Illusory pattern perception: The tendency to see causal relations where there may not be any.
Yet there are factors that make some people more or less inclined to accept conspiracy theories.

People with greater knowledge of the news media are less likely to believe conspiracy theories, according to a new study, ?News Media Literacy and Conspiracy Theory Endorsement,? in the current issue of Communication and the Public.

?It?s significant that knowledge about the news media ? not beliefs about it, but knowledge of basic facts about structure, content and effects ? is associated with less likelihood one will fall prey to a conspiracy theory, even a theory that is in line with one?s political ideology,? co-author Stephanie Craft, a University of Illinois journalism professor, told the Columbia Journalism Review.

Oliver believes the greatest predictor of people's likelihood to accept conspiracy theories is the degree to which they rely on their intuition over analytical thinking.

"They go with their gut feelings. They?re very susceptible to symbols and metaphors," he said.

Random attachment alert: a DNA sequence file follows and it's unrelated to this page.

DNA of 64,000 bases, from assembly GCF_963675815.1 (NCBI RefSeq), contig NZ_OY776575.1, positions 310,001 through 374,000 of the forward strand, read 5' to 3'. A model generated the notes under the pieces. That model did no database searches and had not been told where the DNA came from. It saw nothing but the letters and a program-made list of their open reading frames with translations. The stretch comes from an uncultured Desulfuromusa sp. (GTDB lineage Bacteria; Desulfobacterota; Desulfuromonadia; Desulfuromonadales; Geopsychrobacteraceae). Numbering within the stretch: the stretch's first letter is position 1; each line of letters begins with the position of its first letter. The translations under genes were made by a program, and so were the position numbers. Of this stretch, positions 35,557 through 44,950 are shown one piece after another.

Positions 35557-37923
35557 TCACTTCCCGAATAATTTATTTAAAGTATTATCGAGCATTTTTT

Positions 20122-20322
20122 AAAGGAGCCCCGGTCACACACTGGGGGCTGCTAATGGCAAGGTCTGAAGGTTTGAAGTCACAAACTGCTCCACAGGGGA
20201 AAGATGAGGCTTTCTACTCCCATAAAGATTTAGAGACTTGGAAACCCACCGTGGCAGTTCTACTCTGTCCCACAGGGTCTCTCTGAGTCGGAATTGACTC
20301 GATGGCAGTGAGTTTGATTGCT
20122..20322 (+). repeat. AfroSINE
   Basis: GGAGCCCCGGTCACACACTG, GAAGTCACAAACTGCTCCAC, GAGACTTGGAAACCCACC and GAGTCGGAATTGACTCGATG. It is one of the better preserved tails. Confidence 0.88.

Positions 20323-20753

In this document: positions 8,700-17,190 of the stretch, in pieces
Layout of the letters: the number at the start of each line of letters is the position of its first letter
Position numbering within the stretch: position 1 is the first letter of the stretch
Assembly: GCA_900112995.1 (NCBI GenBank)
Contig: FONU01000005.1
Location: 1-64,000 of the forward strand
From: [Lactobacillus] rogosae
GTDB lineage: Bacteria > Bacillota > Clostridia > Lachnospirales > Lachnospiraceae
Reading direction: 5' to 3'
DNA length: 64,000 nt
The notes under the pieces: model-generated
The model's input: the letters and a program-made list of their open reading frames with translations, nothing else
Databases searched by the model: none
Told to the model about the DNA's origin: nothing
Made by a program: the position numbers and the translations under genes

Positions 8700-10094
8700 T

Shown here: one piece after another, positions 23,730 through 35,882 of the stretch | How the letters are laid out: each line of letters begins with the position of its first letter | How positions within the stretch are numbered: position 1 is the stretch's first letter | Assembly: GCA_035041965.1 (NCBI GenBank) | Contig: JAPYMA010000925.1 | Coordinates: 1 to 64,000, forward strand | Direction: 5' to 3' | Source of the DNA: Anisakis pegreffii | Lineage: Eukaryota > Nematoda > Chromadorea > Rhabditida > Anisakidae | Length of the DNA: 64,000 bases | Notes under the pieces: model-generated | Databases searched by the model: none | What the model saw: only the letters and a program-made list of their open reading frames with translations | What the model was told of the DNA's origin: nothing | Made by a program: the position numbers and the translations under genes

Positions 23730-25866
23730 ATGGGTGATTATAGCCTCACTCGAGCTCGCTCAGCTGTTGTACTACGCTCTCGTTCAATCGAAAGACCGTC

Conspiracy theories as coping mechanism?
One reason for the pervasiveness of conspiracy theories is that they serve an important psychological function for people trying to cope with large, stressful events like a terrorist attack.

People "need to blame the anxiety that they feel on different groups and the result is frequently conspiracy theories," van Prooijen said, defining the term as a belief that "a group of actors is colluding in secret in order to reach goals that are considered evil or malevolent."

"People don?t like it when things are really random. Randomness is more threatening than having an enemy. You can prepare for an enemy, you can?t prepare for coincidences."